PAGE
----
Coccidiosis can be a costly disease for sheep farmers, with lambs aged three to eight weeks being the most vulnerable, as well having implications on grass supply in the subsequent season.
That’s according to vet Joe Henry of Alnorthumbria Veterinary who says the cost and management implications from a coccidiosis outbreak in lambs will directly affect the bottom line.
See also: Find out more about flock health plans by reading the academy fronted by independent expert Lesley Stubbings.
Lambs aged three to eight weeks are most vulnerable from infection, with exposure to high oocyst numbers, particularly in combination with stress, leading to clinical and sub-clinical forms of the disease.
Diarrhoea (with or without blood), weight loss and death are seen, but diagnosing the disease is not simple. Gut damage is the main problem in clinical and sub-clinical cases, causing depressed weight gains.
“The bigger problem of slower finishing lambs can often be ignored,” says Mr Henry who adds that it can typically add a month to finishing depending on severity.
“They cost more to rear, and usually reach a lower end price, as traditionally the price per kilo drops as the season moves on. Anything that affects these growth rates, such as coccidiosis, is costing the business money,” he says.
But the knock-on effects from coccidiosis can carry over into the following season. “For example, there is less grass to flush the ewes on if lambs are retained for longer than planned,” he adds.
However, coccidiosis is a difficult disease to manage and requires tackling the disease in the environment.
Mr Henry says if no action is taken until clinical, signs such as scours are evident, then the likelihood of losing lambs increases, as well as the problem of growth setbacks.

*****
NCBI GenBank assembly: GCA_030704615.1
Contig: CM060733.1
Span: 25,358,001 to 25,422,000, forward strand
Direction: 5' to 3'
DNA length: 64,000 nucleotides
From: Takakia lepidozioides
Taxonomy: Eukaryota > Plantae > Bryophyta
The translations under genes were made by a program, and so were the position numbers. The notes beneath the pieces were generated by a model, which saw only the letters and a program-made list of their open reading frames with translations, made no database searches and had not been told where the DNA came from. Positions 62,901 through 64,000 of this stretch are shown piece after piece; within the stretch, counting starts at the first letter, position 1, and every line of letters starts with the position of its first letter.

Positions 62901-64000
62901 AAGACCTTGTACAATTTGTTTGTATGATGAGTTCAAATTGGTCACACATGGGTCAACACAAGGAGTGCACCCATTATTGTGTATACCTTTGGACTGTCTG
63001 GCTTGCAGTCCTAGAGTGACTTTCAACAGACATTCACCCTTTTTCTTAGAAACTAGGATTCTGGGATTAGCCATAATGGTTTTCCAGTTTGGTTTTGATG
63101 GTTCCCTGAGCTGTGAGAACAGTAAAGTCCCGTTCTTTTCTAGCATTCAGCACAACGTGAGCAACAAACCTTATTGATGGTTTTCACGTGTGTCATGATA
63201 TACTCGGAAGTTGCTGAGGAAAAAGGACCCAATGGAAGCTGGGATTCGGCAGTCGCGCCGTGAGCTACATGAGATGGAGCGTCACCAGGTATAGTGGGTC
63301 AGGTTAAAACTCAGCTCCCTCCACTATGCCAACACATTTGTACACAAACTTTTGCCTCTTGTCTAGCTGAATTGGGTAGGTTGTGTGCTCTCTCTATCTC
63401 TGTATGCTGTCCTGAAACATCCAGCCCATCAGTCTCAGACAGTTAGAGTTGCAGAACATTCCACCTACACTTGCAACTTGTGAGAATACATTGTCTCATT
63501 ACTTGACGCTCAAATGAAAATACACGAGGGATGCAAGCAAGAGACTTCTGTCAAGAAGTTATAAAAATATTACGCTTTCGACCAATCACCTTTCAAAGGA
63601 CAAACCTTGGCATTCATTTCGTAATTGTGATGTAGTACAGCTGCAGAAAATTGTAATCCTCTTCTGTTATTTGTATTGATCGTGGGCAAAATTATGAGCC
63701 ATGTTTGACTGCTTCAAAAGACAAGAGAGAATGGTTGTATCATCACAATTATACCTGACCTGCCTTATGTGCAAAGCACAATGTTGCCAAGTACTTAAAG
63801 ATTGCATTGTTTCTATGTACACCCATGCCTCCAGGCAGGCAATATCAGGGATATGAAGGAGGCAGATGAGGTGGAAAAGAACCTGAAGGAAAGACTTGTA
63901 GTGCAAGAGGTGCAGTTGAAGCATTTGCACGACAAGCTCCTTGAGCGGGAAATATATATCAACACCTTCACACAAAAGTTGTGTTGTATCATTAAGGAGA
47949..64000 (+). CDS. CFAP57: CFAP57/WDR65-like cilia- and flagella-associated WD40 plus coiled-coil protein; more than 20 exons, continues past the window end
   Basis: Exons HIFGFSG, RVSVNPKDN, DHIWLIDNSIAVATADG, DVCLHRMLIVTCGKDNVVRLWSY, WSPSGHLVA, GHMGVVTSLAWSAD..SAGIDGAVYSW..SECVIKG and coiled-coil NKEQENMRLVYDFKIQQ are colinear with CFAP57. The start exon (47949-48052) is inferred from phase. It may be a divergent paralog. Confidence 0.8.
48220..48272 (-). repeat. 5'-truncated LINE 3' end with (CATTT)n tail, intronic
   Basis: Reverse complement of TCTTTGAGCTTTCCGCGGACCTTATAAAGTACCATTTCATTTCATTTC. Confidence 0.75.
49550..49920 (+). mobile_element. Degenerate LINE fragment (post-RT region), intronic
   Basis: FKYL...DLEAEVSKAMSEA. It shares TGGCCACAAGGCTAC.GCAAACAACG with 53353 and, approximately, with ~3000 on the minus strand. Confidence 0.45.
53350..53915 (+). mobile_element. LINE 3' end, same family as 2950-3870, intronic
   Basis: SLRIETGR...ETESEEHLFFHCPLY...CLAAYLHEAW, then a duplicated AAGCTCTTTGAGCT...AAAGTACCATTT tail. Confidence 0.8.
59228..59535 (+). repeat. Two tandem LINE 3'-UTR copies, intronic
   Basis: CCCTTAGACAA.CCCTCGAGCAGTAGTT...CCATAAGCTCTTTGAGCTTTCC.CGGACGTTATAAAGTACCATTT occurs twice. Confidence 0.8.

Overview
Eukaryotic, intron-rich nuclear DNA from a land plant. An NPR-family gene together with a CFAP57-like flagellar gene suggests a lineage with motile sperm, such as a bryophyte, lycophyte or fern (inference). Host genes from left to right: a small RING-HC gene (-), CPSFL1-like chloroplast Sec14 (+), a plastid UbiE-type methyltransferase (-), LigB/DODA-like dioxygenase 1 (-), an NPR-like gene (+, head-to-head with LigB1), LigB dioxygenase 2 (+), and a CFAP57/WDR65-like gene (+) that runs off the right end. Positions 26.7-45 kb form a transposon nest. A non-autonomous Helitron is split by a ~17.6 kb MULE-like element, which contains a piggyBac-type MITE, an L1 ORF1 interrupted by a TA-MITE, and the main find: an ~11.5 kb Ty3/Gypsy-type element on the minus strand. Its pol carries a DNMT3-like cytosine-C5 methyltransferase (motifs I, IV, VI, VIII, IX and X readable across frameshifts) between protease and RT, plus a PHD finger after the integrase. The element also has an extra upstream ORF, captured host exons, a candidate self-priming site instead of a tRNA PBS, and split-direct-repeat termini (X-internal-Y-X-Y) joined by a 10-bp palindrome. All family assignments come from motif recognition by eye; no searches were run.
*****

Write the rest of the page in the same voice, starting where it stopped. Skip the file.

In most cases, the environment is the main source of coccidiosis infection for young naive lambs, and managing this environmental oocyst challenge is a numbers game.
Older lambs multiply the coccidial oocysts which mean younger lambs face a bigger challenge; also oocysts are very tough surviving in soil from one lambing season to the next.
Mr Henry says coccidiosis levels should be considered on a field-by-field basis. “Certain, regularly used fields will have high levels of disease which can affect the following year’s lambs if not managed correctly.”
When lambs ingest just one infectious coccidiosis oocyst from the pasture, this has the potential to multiply and turn into 16m oocysts that are excreted back out on to the pasture.
To manage this multiplication and spread of coccidiosis, it is important to identify high-risk fields, says Mr Henry.
“Ensure that non-susceptible livestock are placed in these fields; not lambs at a high risk from coccidiosis, which tends to be seen from four to eight weeks of age.”
He advises farmers shouldn’t wait to see scouring and clinical signs of coccidiosis in their lambs.
“Be proactive in your approach and treat during the high risk period, but before overt symptoms occur. Bear in mind the history of the fields in question, and if there is an especially high disease risk,” he adds.
Mr Henry suggesting using products containing toltrazuril as an effective treatment for coccidiosis as it can also help in the long-term management of the disease.
“It reduces the spread of oocysts from infected lambs over a longer period of time, halting multiplication and build-up of oocysts on the pasture.”
But for an accurate diagnosis, Mr Henry stresses the importance of getting faecal samples analysed by the vet.
“Often farmers bring in samples thinking the lambs are suffering from a worm burden, and the testing reveals it is coccidiosis.
“Speciation of any oocysts seen during the faecal examination is essential to establish that pathogenic or ‘disease causing’ species of coccidiosis are present; it is also useful to know which pathogenic species are present.
“This can help build up an accurate picture of what farmers can expect on farm, and where, and inform the situation for the benefit of future batches of lambs.”